Reflecting decades of change |

Reflecting decades of change

Scott N. Miller

Town officials are hosting a grand opening gala today from 4 to 7 p.m. A few bugs still have to be worked out – from a boomingly noisy town board room to icy buildup outside the rear entrance to the police offices – but the building is ready for use by both staff and the public.

So a party is in order.

Eagle Police Chief Phil Biersdorfer says he can hardly stop smiling, since his nine-person department now has room to operate without tripping over each other.

“If we need to talk to someone in private, we can do that here,” he says.

Despite a sign in his new office that reads “Nobody sees the Wizard. Not nobody, not no how,” Biersdorfer says he has been giving tours to just about anyone who wanders into the second-story office.

Mayor Roxie Deane, who has led the town’s Board of Trustees through the new building’s gestation and birth, says she’s ready for a celebration, too. Despite some of the early bugs, she says, the new building is better for the staff and public.

“I’m really excited about this,” she says.

Long time coming

The party has been a long time in the making.

Faced with a growing population and growing staff, town officials started seriously talking about a new administration building in 1998. Money was salted away with the expectation the town could actually pay cash for the new facility. That cash would later be parlayed into funding for not one, but two facilities.

At first, town officials considered building a new headquarters at Eagle Ranch, since East West Partners, the firm developing the project, had provided land to the town for parks and other municipal purposes. That idea was criticized almost immediately as a potential death blow to the downtown area.

Trustees quickly decided to take the decision to the voters, with two options presented to Eagle voters in 2000: One would move Town Hall to Eagle Ranch; the other would put the new building at the site of Central Park, a parcel on the southeast corner of Broadway and Second Street already owned by the town.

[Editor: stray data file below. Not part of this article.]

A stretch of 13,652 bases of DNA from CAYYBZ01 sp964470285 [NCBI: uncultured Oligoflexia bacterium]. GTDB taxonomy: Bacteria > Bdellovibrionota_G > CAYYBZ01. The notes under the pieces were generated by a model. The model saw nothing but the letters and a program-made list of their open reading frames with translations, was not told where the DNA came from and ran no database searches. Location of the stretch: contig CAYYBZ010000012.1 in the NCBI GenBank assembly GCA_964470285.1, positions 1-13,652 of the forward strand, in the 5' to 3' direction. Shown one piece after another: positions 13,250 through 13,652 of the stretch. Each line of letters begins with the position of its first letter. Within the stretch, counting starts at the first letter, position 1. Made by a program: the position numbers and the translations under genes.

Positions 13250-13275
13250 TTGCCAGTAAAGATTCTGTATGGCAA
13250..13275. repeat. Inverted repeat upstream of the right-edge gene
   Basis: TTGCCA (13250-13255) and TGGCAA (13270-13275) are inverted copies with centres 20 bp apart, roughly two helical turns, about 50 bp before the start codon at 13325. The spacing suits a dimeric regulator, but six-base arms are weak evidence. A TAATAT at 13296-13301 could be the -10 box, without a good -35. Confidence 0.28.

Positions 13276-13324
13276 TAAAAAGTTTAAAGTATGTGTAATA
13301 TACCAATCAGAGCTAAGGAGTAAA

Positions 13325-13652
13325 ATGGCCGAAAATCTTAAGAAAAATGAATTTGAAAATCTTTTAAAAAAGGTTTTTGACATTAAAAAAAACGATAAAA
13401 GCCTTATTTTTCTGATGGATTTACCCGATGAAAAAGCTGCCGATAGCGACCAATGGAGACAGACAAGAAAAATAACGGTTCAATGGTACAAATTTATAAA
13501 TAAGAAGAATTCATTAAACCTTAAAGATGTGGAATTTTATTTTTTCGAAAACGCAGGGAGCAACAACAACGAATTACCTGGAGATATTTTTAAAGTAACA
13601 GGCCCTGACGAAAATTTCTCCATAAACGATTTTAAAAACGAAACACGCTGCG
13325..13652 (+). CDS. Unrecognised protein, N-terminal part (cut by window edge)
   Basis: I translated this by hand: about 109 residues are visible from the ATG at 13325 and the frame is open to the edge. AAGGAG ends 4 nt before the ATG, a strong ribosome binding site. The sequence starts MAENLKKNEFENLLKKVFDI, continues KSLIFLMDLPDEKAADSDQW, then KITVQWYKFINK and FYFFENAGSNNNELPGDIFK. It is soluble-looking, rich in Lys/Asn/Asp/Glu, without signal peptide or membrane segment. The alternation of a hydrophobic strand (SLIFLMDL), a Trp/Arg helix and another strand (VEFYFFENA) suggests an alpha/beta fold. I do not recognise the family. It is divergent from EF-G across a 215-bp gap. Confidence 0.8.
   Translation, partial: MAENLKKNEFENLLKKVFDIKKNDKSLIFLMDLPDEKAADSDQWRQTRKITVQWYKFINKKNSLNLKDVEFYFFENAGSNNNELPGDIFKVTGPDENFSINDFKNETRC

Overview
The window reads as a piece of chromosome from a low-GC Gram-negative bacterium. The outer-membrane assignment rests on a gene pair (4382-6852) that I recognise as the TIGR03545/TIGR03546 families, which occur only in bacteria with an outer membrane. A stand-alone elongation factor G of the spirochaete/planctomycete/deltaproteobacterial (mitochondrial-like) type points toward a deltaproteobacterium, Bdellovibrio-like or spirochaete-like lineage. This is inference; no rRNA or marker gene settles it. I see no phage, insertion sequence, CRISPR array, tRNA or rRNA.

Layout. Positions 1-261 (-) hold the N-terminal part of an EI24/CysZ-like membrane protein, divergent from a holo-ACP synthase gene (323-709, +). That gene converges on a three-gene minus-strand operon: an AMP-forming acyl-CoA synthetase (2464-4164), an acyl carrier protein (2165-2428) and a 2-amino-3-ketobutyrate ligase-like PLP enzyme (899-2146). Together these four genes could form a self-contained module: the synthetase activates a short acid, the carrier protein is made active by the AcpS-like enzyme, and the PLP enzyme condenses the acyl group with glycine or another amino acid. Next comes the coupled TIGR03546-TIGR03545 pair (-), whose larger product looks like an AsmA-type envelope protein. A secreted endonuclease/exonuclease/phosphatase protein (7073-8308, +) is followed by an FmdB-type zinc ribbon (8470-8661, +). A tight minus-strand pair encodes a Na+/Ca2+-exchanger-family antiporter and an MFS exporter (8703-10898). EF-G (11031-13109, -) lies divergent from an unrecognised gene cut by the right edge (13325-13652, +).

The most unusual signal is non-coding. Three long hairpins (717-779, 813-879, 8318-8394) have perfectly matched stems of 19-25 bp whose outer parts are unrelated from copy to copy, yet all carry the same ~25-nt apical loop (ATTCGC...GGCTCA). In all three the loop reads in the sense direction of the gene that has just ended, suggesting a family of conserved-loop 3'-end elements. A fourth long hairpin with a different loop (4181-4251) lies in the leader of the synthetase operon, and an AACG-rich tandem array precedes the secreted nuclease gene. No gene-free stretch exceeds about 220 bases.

After a campaign in which support for the Eagle Ranch site was virtually invisible, voters in the spring of 2000 overwhelmingly voted to keep Town Hall downtown.

Room to grow

With a site set, more contentious work followed. In early 2001, Gifford Spurck Associates, the Denver-based architectural firm hired by the town, presented its drawings and models to the Eagle Planning and Zoning Commission. Remarks were immediate and critical. The initial design was derided as too sterile. Critics compared the first design to a 1930s-era prison.

After a weekend of sketching, Eagle architect Glenn Harakal came up with drawings for a structure more closely resembling an old-time school house. Project architects eventually developed a compromise design acceptable to the planners and, finally, the Board of Trustees.

The result is a 13,500-square-foot building with a facade that fits into the old-time style of the rest of block on Broadway. The facility has also increased downtown parking a bit by virtue of adding spaces for town vehicles behind the facility.

More importantly, the new building has provided space for the current staff – with room to grow.

Biersdorfer says he worked with the architects on an office layout that can eventually accommodate a staff of as many as 28, including 24 road officers. He based his projections on approved and pending residential growth, which eventually could give Eagle a population roughly equal to that of Glenwood Springs today.

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